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On World Press Freedom Day, Remember the Journalists Who Risk Their Lives

(Philippe Wojazer/Reuters)

Journalists have a habit today, especially during the Trump era, of patting their own backs. CNN White House correspondent Jim Acosta’s upcoming book “The Enemy of the People: A Dangerous Time to Tell the Truth in America” is a good example of this hubris. The book is described by the publisher as an “explosive, first-hand account of the dangers he faces reporting on the current White House while fighting on the front lines in President Trump’s war on truth.” While Trump’s rhetoric can be brash and inappropriate (especially his “enemy of the people” rebukes, which I find pernicious), we enjoy press freedoms in America that few other places in the world offer. Even our friends in the U.K. don’t enjoy the freedoms we do.

Today is World Press Freedom Day, and while, on American soil, journalists enjoy rights enshrined by the Constitution, much of our news comes from places where governments are hostile toward writers, or where journalists are on the front lines of conflict and reporting the news puts them in harm’s way. In Myanmar, Reuters journalist Kyaw Soe Oo has been in prison for 508 days, handcuffed and flanked by police for investigating the killings of Rohingya Muslim men and boys. Persian journalists face harassment and intimidation from Iranian authorities for doing their jobs. Journalists in Gaza and Syria have covered war while bullets are flying through the air. Shifa Gardi was killed by a roadside bomb in February 2017 while covering the Iraqi army’s offensive against ISIS. The Turkish government jails more journalists than any other nation. Most jailed journalists (70 percent) face anti-state charges.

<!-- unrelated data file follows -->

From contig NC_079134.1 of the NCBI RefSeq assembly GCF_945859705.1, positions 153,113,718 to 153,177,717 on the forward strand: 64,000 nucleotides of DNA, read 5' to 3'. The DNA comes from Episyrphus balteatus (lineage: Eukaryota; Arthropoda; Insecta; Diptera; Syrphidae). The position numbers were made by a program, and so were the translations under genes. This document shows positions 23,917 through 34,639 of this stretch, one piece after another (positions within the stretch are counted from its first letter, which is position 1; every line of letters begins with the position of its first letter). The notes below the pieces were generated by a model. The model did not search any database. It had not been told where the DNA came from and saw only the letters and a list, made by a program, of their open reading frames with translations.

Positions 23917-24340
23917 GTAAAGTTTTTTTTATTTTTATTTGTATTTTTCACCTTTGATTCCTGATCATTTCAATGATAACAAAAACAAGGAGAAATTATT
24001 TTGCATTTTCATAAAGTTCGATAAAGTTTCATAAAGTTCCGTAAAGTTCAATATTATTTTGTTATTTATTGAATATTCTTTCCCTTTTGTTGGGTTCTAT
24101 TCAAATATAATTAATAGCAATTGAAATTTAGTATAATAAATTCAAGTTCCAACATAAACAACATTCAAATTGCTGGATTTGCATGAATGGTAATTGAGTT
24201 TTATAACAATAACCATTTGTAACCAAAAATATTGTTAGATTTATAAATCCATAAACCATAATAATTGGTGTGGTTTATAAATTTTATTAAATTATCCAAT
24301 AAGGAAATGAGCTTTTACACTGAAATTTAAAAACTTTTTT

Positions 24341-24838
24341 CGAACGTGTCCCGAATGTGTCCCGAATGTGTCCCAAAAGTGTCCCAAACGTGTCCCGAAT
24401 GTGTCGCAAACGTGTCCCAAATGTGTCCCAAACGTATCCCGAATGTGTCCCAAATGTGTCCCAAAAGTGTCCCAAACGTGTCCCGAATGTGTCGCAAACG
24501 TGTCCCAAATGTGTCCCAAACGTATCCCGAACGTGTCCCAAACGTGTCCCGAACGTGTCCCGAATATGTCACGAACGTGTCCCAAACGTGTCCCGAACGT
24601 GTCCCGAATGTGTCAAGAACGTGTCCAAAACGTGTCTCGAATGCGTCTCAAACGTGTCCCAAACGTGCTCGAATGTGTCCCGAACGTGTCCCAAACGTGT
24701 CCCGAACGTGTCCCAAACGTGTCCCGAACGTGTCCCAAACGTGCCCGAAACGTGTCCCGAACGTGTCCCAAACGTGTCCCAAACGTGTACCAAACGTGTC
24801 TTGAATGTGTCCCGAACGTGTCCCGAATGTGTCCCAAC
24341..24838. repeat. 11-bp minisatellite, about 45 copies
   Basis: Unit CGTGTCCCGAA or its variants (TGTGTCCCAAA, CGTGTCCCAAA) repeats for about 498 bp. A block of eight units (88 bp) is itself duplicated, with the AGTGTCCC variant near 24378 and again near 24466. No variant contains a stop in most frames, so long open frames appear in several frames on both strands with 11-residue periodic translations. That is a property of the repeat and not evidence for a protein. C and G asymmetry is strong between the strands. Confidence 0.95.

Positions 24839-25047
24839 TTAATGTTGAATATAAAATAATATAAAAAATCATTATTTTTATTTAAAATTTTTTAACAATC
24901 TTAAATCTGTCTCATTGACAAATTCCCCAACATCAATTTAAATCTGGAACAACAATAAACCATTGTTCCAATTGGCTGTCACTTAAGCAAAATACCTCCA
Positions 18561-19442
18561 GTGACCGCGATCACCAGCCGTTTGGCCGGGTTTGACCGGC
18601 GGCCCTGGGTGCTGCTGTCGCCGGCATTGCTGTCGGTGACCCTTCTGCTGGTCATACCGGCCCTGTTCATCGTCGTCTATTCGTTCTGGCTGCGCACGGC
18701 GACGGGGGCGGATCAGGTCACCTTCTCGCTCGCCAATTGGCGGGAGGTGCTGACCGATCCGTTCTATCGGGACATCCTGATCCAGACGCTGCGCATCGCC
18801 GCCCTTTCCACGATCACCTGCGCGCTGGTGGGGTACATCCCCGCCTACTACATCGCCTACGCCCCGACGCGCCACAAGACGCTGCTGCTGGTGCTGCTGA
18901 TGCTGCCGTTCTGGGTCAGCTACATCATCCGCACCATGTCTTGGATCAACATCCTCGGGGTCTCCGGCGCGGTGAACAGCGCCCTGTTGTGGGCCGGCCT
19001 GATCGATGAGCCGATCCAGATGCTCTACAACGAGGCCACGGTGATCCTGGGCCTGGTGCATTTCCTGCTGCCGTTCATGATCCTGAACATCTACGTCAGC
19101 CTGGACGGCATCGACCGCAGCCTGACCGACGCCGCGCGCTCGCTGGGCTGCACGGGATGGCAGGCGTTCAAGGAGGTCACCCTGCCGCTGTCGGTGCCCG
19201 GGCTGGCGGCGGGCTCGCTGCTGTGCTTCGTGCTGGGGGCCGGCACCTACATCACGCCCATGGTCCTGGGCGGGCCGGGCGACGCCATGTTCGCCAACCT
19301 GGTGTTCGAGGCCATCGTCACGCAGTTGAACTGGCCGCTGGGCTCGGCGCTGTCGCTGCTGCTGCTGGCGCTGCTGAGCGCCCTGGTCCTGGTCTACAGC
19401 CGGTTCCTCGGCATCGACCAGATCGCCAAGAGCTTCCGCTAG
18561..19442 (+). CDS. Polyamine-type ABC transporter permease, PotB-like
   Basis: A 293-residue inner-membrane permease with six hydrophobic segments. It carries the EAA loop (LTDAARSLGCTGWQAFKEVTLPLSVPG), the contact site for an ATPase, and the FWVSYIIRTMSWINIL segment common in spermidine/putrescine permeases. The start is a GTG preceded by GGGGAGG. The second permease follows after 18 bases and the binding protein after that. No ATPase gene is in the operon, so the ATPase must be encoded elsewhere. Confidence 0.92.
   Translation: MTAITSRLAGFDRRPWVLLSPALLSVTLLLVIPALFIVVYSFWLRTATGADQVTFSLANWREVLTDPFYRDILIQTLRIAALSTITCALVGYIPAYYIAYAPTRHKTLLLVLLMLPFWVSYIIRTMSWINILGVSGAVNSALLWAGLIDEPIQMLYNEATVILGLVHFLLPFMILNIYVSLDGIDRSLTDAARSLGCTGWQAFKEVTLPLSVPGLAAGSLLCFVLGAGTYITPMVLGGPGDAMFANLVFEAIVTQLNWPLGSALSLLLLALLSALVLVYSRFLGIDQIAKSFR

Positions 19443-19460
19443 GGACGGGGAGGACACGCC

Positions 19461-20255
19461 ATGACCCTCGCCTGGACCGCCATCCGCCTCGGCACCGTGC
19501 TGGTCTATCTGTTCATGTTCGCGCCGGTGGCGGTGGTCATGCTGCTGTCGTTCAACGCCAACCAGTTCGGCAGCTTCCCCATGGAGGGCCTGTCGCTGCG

We rely on the bravery of these journalists in order to learn about and understand the world that surrounds us.

Whether we are journalists or consumers of news — or both — we should be incredibly grateful that we live in a country where we can freely criticize our own government, and where even those who create so-called “fake news” are condemned by consumers rather than thrown in prison. We should also not take for granted the sacrifice that many foreign correspondents make in order to bring us our consciousness of places thousands of miles away. It may not be a dangerous time to tell the truth in America, but it is in nearly every other part of the world.

Marlo Safi is a Collegiate Network Fellow with National Review.

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